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Plant Focus

Quercus look is one of the least-known oaks of the arid mountains of the Middle East. It grows on Mount Hermon and in the Anti-Lebanon...

The Barva Oak

Quercus sp. in Sector Barva of Braulio Carrillo National Park

Since 2012 I have traveled to Costa Rica four times, searching for acorns of some Quercus species that were not represented in the collection at Iturraran Botanical Garden.

One of the species I was keenest on was Quercus tonduzii, which has only been found on Volcán Poas, a volcano and national park about 45 km northeast of the capital San José. I have only ever found immature acorns. My last attempt, in 2017, coincided with a period of volcanic activity and access to the volcano was closed. So Q. tonduzii continues to elude me and remains at the top of my wish list.

During my visits to Volcán Poas, in the fields immediately below the National Park, I always noticed a Quercus with shiny leaves, more rounded than those of Q. copeyensis, similar in shape to Q. costaricensis. I never found acorns on these trees, so I am not able to determine what species they may be. I think they may be what Trelease named Q. costaricensis f. kuntzei. It was later renamed as Q. copeyensis, but I believe that it may be this oak I saw on Poas.

Leaves and acorn cup of Quercus sp. on Volcán Barva

As I thought it strange that Q. tonduzii should only occur on Volcán Poas, I have searched for it in similar locations, mainly on Volcán Barva. This volcano is in Sector Barva of Braulio Carrillo National Park, about 20 km north of San José. The sector conserves an area of almost virgin forest made up principally of very old specimens of Q. copeyensis. Near the entrance one also finds Q. seemannii and some trees of an oak that at first I thought could be Q. tonduzii. Then I discarded that idea as the leaves were quite large, and Q. tonduzii has relatively small leaves. I had also found no acorns on this oak, and I thought it may be a variety of Q. copeyensis, or similar to the oaks on Volcán Poas.

This year, however, I was able to find acorns for the first time on some trees and I found that they are completely different to Q. copeyensis and have other characteristics that indicate this may be a new species, as yet undescribed, that has been confused with Q. copeyensis.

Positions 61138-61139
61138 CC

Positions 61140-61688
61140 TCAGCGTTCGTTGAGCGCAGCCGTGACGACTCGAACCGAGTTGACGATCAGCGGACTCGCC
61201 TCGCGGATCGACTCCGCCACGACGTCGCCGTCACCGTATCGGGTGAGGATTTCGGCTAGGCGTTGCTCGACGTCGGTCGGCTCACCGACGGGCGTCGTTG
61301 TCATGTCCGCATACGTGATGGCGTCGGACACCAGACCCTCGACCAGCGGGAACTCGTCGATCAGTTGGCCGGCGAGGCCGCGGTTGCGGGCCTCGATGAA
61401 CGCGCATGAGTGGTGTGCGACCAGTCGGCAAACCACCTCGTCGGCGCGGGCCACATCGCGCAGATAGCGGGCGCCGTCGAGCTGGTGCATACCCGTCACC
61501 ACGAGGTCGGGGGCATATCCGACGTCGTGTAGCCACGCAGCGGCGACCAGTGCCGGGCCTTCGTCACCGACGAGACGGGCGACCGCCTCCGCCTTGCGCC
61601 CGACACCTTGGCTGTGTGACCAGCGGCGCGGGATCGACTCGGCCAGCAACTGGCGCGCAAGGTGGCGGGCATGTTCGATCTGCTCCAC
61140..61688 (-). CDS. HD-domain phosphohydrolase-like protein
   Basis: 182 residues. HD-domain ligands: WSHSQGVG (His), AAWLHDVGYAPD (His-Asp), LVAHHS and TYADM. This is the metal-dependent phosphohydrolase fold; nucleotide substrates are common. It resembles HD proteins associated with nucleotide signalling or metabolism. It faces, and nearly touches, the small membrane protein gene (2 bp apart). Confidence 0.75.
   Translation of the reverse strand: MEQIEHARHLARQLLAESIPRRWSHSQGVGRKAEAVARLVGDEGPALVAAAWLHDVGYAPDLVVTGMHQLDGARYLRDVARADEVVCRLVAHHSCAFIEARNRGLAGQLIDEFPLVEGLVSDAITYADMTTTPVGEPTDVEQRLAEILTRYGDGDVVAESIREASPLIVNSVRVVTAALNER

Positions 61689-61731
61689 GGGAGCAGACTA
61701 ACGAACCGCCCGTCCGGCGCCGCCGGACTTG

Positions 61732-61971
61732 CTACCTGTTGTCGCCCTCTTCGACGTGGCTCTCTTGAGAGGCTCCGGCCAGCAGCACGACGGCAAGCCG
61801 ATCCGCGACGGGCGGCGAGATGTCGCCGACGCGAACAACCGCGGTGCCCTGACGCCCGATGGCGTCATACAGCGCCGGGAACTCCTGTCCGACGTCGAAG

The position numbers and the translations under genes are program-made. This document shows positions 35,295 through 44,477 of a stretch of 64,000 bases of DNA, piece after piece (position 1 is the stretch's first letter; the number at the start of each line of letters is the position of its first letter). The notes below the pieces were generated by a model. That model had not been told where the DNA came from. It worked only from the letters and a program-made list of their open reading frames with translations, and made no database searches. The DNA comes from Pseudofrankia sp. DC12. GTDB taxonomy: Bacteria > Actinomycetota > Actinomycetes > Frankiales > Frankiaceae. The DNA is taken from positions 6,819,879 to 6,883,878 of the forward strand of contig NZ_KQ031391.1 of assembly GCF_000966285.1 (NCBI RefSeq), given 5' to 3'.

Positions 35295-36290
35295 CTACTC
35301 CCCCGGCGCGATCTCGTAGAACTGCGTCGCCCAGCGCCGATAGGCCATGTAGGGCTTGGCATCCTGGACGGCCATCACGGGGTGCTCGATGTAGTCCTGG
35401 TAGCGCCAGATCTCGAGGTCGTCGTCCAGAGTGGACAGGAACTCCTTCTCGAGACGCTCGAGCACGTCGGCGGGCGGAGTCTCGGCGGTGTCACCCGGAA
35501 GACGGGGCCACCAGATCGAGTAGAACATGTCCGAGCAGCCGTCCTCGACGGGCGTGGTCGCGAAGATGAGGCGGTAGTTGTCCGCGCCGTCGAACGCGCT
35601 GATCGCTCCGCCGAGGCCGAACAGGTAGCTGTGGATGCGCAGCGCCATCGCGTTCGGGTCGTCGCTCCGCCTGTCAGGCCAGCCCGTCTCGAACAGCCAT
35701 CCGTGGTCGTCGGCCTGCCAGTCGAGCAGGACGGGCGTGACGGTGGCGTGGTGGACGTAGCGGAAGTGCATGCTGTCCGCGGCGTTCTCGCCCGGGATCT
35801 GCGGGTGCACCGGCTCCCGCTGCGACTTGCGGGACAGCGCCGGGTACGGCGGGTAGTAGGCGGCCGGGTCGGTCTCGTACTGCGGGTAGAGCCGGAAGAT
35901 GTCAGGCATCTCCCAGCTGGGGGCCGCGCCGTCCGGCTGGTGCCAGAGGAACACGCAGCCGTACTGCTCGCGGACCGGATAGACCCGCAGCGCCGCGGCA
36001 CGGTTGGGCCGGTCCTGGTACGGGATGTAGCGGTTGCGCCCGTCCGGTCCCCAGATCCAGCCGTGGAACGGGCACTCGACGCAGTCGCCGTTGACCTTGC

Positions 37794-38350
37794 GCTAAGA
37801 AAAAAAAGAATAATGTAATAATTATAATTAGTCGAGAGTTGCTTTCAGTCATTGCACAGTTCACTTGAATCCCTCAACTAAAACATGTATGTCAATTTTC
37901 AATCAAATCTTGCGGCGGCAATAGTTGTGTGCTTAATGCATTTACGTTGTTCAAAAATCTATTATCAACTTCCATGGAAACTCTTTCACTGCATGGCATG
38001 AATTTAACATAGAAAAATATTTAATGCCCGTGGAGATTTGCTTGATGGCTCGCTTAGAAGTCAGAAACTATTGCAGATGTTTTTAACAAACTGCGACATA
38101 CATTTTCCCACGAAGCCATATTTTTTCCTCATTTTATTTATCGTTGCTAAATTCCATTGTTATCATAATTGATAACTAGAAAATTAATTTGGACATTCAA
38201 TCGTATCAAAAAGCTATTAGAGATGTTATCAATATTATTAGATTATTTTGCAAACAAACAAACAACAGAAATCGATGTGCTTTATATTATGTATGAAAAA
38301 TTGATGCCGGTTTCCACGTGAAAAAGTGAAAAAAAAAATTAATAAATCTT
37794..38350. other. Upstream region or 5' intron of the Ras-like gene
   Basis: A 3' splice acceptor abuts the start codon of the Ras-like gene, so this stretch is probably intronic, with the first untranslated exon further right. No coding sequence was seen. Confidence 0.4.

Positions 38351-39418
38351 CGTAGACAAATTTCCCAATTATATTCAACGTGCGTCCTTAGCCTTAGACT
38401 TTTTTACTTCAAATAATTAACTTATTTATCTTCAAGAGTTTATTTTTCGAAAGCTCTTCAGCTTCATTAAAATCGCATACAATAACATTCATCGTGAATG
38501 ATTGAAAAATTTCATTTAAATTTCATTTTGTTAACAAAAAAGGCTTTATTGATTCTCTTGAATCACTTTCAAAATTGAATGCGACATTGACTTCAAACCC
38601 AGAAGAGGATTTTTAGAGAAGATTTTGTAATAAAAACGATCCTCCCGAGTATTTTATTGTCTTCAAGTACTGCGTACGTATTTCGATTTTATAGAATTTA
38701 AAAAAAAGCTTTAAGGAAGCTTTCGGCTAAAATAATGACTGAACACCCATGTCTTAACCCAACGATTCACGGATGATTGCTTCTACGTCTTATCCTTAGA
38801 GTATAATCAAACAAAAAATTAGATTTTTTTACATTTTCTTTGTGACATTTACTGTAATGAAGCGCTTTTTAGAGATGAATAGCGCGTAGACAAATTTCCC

Several acorns germinated and I have seedlings growing in Iturraran. Hoping that someone may be able to study this tree in depth in the near future, the following is what I can say about it at this stage:

Detail of bark, deeply fissured with small plaques

Subgenus Quercus, Section Quercus.

Presumed distribution:
Verified to exist on the Cordillera Volcánica Central in Costa Rica, from Volcán Poas to Turrialba. Possibly also on the Cordillera de Talamanca.

Evergreen tree to 40 m or more.

Bark thick, greyish-red, deeply fissured with small plaques. Thick twigs, dark brown, covered with prominent white lenticels.

Buds ovoid, tomentose, dark brown, to 1 cm in length.

New growth 

Leaves thick, elliptical, coriaceous, 7-15 × 2.5-6 cm, apex rounded or acute, margin entire, base truncate to rounded. The upper surface is dark green, the new growth is bright red (in young specimens there can be some teeth near the apex). Both surfaces covered overall with simple stellate hairs, dark brown at the base and along the veins, sometimes also on the margin. These hairs are far more abundant on the lower surface, which is of a slightly lighter color than the upper surface. There are 9-11 secondary veins, impressed on top and protruding below, joining together at the margin. The petiole is thick and covered in hairs, 0.5-1 cm long.

Cupules are hemispherical, light brown, darker towards the apex. They cover about one third of the acorn.

The acorns are oblong to conical, to 3.5 cm long by 1.5-2 cm wide, dark brown, with an elongated apex. Many (not all) of the acorns germinate laterally, like those of Q. corrugata. They ripen annually and cluster on a peduncle 7-10 cm long and 0.5-0.7 cm in diameter.

Acorns are oblong to conical, to 3.5 cm long by 1.5-2 cm wide
Detail of acorns showing lateral germination



It grows at an elevation between 2,500 and 3,000 m, in a cool tropical climate with high rainfall (cloud forest), in association with Q. copeyensis, Q. seemannii, Q. tonduzii, Billia hippocastanum, Drimys granadensis, Viburnum costaricanum, Oreopanax xalapensis, O. nubigenus, Clusia sp., etc.

It is most similar to Q. copeyensis, from which it differs by the oblong-conical acorns with an elongated apex. Q. copeyensis acorns are spherical with a rounded apex. Also the base of the leaf is truncated to rounded, while it is attenuate in Q. copeyensis.

Seedling of Quercus sp. from Volcán Barva Seedlings of Quercus copeyensis


Photos © Francisco Garín